On our brand new page of comics, the heroes talk about songlines. “invisible lines of magical energy that crisscross the world.” I’ve been eager to work this discussion into the comic, both because it’s relevant to the plot, and because it’s a tie-in with the ENnie Award-winning RPG Hobomancer, which my friends Steve, Josh, Carter, Colin, and I wrote. We didn’t invent the term “songlines,” but we adapted the concept to our fictional setting. Poor Leeta gets interrupted before she can recite much of the ancient unicorn song, but if we look to the opening pages of Hobomancer, we can get more of an idea of how the songlines work:

Although the Song of the omniverse permeates every part of the cosmos, its power is not uniform. The omniverse is made up of an ever-changing pattern of magical energy created by the ebb and flow of the Song. On a cosmic scale, beings and forces beyond the scope of human comprehension manipulate the pattern to create reality itself. On a more local level, the pattern changes according to the movements and deeds of individuals and civilizations and, more importantly, the songs and stories that those actions create. Beings who can hear the Song are compelled to travel to places where it is most powerful. Once there they add to the music they hear, strengthening and renewing the Song. On Earth, these locations are often recognized as sacred, and temples, shrines, and even whole religions have sprung up around them.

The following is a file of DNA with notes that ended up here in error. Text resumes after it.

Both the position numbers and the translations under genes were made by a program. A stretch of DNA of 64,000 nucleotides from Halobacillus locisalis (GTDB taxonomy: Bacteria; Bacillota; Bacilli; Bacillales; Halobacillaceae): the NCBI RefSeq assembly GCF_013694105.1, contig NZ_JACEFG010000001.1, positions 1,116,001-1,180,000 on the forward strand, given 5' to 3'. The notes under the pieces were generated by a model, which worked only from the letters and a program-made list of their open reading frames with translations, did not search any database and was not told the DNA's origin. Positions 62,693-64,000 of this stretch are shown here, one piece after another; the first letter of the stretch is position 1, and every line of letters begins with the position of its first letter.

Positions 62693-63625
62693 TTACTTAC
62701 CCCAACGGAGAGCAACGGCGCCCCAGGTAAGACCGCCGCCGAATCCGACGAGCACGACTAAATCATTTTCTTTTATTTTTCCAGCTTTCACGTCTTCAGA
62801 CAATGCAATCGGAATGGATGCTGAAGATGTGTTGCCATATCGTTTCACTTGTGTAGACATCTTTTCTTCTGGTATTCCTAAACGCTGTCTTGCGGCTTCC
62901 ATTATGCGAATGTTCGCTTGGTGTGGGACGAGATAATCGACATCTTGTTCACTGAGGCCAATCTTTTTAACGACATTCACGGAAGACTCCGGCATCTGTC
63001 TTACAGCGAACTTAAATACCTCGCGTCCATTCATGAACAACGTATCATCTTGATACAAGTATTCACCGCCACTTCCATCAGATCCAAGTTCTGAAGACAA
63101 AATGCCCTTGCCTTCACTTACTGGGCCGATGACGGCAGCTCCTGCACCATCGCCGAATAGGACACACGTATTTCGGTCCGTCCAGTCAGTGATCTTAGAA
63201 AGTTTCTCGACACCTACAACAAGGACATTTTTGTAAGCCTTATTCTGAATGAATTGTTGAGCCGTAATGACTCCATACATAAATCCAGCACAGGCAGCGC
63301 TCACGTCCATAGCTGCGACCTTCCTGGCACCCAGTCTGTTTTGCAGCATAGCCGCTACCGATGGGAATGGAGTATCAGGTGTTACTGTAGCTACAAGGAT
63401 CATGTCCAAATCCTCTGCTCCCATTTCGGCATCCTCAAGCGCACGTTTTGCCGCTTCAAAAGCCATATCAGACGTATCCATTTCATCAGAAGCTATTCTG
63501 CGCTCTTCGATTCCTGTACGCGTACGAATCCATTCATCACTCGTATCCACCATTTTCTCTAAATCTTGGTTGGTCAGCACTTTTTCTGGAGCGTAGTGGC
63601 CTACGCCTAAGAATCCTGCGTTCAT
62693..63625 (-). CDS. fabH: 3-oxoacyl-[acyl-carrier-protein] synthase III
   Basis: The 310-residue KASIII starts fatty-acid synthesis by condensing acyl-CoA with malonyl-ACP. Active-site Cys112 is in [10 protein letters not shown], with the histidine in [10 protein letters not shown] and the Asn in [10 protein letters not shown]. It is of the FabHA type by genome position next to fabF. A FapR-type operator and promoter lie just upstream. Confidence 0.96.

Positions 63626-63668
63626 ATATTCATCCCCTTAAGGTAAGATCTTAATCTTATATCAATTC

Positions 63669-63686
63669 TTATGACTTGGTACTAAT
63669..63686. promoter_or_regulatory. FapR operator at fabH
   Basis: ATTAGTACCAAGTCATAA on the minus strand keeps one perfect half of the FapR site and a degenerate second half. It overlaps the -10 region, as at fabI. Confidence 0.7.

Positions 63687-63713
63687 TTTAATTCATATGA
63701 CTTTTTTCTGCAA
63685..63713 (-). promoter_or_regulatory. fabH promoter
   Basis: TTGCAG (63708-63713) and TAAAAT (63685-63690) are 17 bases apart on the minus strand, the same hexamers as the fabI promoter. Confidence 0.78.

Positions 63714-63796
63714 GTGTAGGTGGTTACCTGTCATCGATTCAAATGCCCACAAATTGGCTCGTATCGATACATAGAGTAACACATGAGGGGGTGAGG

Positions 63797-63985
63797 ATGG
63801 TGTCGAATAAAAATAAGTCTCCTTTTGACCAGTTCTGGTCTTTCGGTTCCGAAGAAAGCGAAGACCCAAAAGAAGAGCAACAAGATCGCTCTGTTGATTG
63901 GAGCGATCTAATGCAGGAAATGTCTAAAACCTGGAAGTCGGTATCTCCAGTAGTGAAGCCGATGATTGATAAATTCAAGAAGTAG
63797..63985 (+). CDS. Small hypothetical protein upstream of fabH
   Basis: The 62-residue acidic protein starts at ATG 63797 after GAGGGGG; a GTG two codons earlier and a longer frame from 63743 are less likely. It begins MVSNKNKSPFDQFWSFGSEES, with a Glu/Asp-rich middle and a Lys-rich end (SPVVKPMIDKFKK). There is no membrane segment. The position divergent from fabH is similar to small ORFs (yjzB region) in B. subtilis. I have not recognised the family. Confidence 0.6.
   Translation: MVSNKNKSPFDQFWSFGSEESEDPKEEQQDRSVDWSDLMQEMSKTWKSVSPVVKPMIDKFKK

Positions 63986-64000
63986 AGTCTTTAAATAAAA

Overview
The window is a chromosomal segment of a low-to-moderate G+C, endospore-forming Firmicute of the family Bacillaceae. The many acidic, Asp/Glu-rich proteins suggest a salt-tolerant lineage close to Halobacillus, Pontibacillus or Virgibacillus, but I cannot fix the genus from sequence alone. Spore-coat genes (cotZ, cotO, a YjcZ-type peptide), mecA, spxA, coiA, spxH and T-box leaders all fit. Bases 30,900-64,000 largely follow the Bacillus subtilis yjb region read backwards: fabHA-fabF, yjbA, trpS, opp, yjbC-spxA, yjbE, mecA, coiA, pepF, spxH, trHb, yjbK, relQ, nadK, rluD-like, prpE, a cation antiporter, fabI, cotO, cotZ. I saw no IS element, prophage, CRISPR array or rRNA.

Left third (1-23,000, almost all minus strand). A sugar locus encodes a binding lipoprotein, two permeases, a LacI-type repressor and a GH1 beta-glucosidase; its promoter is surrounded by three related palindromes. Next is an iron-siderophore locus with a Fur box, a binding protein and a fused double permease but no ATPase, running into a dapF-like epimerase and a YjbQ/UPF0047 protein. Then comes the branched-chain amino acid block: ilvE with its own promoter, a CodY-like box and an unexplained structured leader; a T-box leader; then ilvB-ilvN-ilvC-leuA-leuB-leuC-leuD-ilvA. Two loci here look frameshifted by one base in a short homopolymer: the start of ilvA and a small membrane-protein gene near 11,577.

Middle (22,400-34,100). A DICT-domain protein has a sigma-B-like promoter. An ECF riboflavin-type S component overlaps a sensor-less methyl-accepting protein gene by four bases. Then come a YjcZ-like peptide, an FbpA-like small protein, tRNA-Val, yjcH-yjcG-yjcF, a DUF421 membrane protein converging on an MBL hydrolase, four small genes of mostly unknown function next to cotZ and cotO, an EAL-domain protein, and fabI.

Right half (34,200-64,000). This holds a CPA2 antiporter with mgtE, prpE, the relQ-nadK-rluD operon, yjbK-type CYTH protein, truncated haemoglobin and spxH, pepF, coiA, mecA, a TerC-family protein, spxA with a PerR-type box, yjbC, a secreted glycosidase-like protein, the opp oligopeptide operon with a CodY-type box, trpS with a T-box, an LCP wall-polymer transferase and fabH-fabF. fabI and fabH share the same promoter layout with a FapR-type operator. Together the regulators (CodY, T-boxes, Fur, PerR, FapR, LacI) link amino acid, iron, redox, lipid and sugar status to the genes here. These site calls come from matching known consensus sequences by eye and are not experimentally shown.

There’s more, in the core Hobomancer book, which you can order here. Also lots of information about being a hobo in the 1930s, and about how you can play a magical hobo fighting the forces of evil. Until March 13th, it’s on sale, marked down 30% to just $10.49. I tell you what, that’s a good deal. If you’re hesitant to buy, you can also check out the Hobomancer Preview, absolutely free.



While I’m at it, I should mention that Josh Burnett, the talented cartoonist who drew the Mr. Amazing story “Swords & Serpents,” also wrote and illustrated (with friend-of-the-Electric-Team Jeffrey Johnson) the Hobomancer Companion, which expands on the main book. My good friend Carter Newton wrote a Hobomancer novel, Suicide’s Run, which is also illustrated by Jeffrey Johnson. Those are also 30% off.

That was a lot of sales plugs. Not what I intended when I set out to write this blog post but, hey, Hobomancer ranks up there with The Electric Team in my All-Time Top Five Creative Endeavors I’m Most Proud Of, and I’d like for people to check it out. Especially since there’s a sale on and all.